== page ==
The day's second panel (after an extended lunch break) continued our theme of celebrity lookalike moderators, as David Hajdu (author of the fantasic Ten Cent Plague) is a dead ringer for Last Picture Show director Peter Bogdanovich.  This panel focused on politics and cartooning, with longtime publisher and agent Denis Kitchen providing some fabulous insights into the minds and works of Will Eisner and Al Capp, among others.  Kitchen was joined on the panel by cartoonists John Carey, Sabrina Jones, and Peter Kuper; each cartoonist presented a brief presentation of both their work and their inspirations.  While interesting, I can't say that this format was as engaging as a straight free-form discussion with the same participants would have been

We'll never know what might have been...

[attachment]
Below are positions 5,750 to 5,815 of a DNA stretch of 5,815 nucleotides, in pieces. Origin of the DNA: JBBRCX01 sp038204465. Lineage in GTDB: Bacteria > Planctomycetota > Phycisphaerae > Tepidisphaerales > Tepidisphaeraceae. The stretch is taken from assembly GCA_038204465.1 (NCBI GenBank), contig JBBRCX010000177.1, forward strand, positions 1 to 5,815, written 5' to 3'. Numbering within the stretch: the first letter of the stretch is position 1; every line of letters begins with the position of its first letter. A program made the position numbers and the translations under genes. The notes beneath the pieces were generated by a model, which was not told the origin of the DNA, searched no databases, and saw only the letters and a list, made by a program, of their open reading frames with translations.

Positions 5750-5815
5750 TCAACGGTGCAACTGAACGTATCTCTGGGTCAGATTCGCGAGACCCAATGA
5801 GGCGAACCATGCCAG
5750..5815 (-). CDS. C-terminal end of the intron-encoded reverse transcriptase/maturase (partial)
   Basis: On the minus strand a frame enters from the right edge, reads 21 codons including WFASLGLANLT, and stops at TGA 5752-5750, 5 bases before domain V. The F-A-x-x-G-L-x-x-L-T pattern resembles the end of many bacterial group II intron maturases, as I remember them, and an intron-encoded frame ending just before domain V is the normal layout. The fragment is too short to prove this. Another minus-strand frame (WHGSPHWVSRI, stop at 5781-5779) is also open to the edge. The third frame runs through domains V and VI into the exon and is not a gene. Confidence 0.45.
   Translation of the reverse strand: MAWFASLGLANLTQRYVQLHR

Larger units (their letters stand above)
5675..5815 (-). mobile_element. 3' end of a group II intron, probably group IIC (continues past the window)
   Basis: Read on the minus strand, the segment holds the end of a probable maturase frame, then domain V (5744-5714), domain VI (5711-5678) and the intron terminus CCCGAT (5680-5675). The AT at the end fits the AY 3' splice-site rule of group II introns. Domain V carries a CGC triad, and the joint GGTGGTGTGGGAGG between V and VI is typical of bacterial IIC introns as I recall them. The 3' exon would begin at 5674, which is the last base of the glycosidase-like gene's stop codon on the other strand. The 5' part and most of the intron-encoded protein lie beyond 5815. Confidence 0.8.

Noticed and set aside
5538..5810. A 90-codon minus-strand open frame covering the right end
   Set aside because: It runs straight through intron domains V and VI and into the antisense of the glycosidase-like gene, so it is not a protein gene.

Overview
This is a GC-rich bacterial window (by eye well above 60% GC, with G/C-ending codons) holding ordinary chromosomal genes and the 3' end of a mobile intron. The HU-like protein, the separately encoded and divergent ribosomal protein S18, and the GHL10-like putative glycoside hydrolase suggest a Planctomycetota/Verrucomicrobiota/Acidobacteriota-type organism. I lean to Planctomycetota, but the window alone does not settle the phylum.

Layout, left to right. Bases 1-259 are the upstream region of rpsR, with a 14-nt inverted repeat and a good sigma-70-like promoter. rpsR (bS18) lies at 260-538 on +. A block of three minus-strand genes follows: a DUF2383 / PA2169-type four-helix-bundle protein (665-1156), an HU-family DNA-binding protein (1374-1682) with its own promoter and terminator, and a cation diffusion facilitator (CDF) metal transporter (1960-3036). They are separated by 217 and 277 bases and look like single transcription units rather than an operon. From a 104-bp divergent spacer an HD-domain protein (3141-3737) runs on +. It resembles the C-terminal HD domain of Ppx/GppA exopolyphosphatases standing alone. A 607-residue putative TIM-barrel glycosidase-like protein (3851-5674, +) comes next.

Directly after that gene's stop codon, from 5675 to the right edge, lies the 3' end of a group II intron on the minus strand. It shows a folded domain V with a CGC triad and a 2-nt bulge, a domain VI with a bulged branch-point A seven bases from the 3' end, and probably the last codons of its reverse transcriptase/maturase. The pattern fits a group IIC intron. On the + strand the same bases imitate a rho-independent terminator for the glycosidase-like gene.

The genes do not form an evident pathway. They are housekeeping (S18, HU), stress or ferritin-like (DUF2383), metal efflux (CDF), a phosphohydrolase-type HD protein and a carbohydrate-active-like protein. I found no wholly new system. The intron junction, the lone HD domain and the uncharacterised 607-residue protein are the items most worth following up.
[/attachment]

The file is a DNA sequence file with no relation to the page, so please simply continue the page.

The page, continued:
The day's final panel, though, got everything just right, even if moderator Gene Kannenberg broke our streak of celebrity impersonators.  Focusing on indie/alternative/whatever you wanna call 'em comics (basically, things without super heroes), this was a lively, fun, informative panel.  I ended up buying Julia Wertz' book Drinking at the Movies based on one panel shown during the slide show (and Gene's recommendation).  But, honestly, the highlight for me was before the panel, when I got to meet R. Sikoryak, one of my very favorite artists, and share a story with him.  When I was a young lad dreaming of breaking into comics, one of my great ideas was to pitch DC with an Elseworlds (a series of alternate reality comics that would reimagine DC characters in different contexts.  Most of these saw Batman fighting the likes of Jack the Ripper, Dracula, as a cowboy, ect.) book called "Batman: Crime and Punishment".  You figure it out.  Anyway, this obviously never happened, but sometime later I saw Sikoryak's "Dostoyevsky Comics" strip in an issue of Raw; not only had he stolen my idea, but he'd done it by perfectly mimicking Dick Sprang!  Clearly, my book could never be taken seriously with this thing out there.  Just another brick in my "you're not breaking into comics" wall of shame. But Bob (I hope I can call you Bob, Bob) was very kind, and said that he wished he could read my version, and we even discussed which Batman characters I'd use (I have to admit, it's been a long time since I thought about this).  Anyway, you're still awesome, Bob, and anyone out there that doesn't own this is simply depriving themselves.